A little more than two weeks ago, Dylann Roof was sentenced to death for a racially motivated church slaughter that shocked the nation. The sentence came after a year in which the United States hosted just 20 executions, a dramatic drop from the 98 carried out in 1999. Death sentences also dropped dramatically, to just 30, the lowest number in modern history, down from 315 in 1996.
Those death sentences and executions are extremely concentrated in just a few places. A recent two-part report from the Harvard Law School Fair Punishment Project shows that some district attorneys seek death at extraordinary rates. This confirms a previous report showing that just 2 percent of all U.S. counties account for more than 50 percent of the death sentences and executions.
Those executions are not mathematically correlated to the number of homicides in that jurisdiction. Nor are they correlated with local public opinion support for the death penalty.
The maps below show where you can find concentrations of executions and of homicides. Homicides are measured using the most complete county-level database available from the Bureau of Justice Statistics, which covers the period of 1984 through 2012. Executions include each one from 1977 through 2015. States that did not have the death penalty over the entire period are shaded in dark gray. Small and large black dots distinguish those counties with low and medium levels, and the highest values in each map are marked by proportionately sized red circles. (For executions, blank means no executions at all; for homicides, blank indicates fewer than 100 homicides over the entire period.) Executions are listed by the county of the crime which led to the execution; each state that carries out executions has a central execution chamber generally within a state prison. The two maps are formatted identically to facilitate comparison.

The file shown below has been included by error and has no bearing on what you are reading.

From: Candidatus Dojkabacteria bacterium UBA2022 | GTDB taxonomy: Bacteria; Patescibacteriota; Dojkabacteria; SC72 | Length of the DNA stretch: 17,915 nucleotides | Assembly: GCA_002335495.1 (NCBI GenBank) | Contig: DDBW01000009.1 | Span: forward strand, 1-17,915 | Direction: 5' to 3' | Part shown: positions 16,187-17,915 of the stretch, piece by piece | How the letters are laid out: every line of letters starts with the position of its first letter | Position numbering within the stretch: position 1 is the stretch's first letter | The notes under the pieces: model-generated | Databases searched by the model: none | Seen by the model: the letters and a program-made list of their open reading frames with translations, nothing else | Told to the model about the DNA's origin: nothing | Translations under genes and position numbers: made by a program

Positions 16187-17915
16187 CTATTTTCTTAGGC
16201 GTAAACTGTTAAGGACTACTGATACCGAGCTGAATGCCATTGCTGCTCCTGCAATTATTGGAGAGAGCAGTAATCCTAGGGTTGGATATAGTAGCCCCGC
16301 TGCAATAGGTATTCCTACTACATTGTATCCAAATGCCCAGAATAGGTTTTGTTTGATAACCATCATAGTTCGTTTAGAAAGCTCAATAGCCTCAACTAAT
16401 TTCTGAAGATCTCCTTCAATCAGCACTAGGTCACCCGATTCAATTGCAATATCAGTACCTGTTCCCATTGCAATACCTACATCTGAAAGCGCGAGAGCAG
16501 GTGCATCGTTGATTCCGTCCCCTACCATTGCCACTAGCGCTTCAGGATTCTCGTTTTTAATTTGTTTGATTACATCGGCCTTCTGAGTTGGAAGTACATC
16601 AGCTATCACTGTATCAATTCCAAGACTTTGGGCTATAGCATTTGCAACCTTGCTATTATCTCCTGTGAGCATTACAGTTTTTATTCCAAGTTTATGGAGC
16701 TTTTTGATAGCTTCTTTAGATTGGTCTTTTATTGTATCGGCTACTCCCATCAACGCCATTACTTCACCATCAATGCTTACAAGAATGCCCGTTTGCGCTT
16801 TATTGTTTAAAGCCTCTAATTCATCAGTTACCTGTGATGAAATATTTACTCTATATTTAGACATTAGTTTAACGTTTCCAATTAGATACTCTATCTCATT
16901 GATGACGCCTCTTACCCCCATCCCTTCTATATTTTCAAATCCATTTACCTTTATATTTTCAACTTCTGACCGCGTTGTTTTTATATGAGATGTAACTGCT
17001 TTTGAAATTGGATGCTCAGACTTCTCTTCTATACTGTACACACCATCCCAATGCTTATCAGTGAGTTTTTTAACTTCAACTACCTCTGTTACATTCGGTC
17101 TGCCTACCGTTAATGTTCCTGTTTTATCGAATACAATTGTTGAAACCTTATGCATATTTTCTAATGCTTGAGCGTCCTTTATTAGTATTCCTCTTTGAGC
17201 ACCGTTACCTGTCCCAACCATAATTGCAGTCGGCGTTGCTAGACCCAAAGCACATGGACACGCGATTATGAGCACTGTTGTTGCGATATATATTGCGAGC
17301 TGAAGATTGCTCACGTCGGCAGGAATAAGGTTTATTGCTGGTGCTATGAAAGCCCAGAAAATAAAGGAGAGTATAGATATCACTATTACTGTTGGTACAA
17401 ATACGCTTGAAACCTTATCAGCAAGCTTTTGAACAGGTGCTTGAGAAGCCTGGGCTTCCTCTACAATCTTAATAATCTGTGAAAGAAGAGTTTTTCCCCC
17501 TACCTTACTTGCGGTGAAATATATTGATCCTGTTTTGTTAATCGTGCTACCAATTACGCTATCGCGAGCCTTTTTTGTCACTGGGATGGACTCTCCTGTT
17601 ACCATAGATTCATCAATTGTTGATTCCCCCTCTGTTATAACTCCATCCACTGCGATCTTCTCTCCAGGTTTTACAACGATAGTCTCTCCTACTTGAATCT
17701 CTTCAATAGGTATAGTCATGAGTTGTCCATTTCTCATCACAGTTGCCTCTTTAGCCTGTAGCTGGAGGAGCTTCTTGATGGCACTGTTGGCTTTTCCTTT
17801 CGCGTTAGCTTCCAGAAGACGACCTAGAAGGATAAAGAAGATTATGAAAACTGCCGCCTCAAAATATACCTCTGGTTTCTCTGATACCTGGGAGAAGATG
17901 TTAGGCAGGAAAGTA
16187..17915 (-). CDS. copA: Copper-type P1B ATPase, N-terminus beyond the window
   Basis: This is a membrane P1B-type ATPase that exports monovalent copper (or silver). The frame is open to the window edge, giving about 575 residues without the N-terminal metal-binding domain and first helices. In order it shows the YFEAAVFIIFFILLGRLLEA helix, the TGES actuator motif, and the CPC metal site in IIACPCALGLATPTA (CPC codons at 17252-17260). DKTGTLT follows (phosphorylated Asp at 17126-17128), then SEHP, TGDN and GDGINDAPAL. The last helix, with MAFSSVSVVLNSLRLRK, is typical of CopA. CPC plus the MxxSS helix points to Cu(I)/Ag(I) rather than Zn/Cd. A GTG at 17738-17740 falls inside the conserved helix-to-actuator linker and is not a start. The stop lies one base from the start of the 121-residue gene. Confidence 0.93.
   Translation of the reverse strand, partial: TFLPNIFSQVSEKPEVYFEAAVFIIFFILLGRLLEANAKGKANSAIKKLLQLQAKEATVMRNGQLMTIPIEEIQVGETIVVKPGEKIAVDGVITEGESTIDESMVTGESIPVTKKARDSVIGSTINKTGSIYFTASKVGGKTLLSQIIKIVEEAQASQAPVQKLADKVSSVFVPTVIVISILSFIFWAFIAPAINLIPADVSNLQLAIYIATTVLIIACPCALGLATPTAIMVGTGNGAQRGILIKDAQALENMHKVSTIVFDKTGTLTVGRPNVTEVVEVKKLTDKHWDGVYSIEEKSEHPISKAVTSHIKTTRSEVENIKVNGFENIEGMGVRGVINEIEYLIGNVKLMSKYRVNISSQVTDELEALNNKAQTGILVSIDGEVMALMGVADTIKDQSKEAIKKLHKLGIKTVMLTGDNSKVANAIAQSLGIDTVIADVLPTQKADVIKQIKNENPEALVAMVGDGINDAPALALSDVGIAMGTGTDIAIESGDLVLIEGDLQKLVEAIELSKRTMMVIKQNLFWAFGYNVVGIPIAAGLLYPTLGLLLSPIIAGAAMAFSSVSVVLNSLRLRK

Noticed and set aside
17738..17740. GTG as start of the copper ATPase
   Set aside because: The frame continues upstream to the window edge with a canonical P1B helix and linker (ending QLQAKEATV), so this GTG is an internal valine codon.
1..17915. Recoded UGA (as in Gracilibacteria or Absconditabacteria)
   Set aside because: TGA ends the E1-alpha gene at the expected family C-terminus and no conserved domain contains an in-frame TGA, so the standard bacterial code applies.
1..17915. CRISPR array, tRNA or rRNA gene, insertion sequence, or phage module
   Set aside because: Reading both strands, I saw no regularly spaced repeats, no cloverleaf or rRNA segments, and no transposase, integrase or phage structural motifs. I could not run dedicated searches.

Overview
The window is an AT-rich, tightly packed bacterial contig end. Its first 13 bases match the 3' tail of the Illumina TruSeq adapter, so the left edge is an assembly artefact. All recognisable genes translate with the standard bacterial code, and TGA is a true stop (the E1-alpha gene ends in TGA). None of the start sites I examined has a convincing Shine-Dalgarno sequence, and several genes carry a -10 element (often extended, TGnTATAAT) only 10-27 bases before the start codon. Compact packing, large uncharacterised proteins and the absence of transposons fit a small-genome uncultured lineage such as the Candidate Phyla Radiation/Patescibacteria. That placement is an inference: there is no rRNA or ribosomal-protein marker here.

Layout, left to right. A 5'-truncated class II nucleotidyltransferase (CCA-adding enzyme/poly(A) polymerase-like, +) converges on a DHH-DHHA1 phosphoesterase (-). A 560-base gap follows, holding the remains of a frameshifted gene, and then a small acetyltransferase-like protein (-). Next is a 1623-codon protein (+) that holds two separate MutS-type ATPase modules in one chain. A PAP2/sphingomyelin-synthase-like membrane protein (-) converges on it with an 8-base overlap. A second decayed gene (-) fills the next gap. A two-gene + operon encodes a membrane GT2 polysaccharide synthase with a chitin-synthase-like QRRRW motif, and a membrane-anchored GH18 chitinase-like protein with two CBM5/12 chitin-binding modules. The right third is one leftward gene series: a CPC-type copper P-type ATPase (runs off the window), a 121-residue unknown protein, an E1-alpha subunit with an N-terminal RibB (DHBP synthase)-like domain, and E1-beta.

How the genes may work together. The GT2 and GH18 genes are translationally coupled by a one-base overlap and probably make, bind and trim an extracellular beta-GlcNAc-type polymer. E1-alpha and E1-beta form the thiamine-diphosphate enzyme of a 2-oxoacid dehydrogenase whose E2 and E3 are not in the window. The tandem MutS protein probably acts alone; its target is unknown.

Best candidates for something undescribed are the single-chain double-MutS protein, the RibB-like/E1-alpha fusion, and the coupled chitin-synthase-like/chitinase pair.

A glance reveals little connection between the two. Executions are concentrated in Texas and Oklahoma; homicides are in Los Angeles, Chicago, and the Philadelphia to New York corridor. The only city high on the homicide list in a non-death state is Detroit. (Click here to see two other maps, showing homicides per capita, and executions per homicide.) Even huge numbers of homicides may lead to very few executions, as New Orleans, Chicago, Philadelphia and Los Angeles show.
If we look at states rather than counties, we see a very slight correlation between homicides and executions, but many states with very high numbers of homicides have few executions: California, Illinois and Pennsylvania all have more than 20,000 homicides in the period but no more than about a dozen executions. Oklahoma, Virginia and Missouri are three of the top five execution states, but they rank relatively low on the homicide list.
We exclude California and Texas from this figure because they are such outliers that they skew the rest of the graph: California has about 80,000 homicides but just 13 executions, so it appears far out to the lower-right. Texas has more than 500 executions and about 50,000 homicides, so it is at the far upper-right. (Click here to see the figure with those two states included.)
The high-execution states, at the top of the graph, are Texas (not shown), Oklahoma, Virginia, Florida and Missouri. But they are not all toward the right; in fact, they cover almost the full range in terms of homicides. Only a few small states have fewer homicides than Oklahoma, but Oklahoma follows only Texas in executions. Do executions keep the murder rate low? The National Academy of Sciences 2012 review of deterrence suggests that a more likely explanation is just random chance. For instance, Florida has high executions but high homicide numbers, as the graph shows.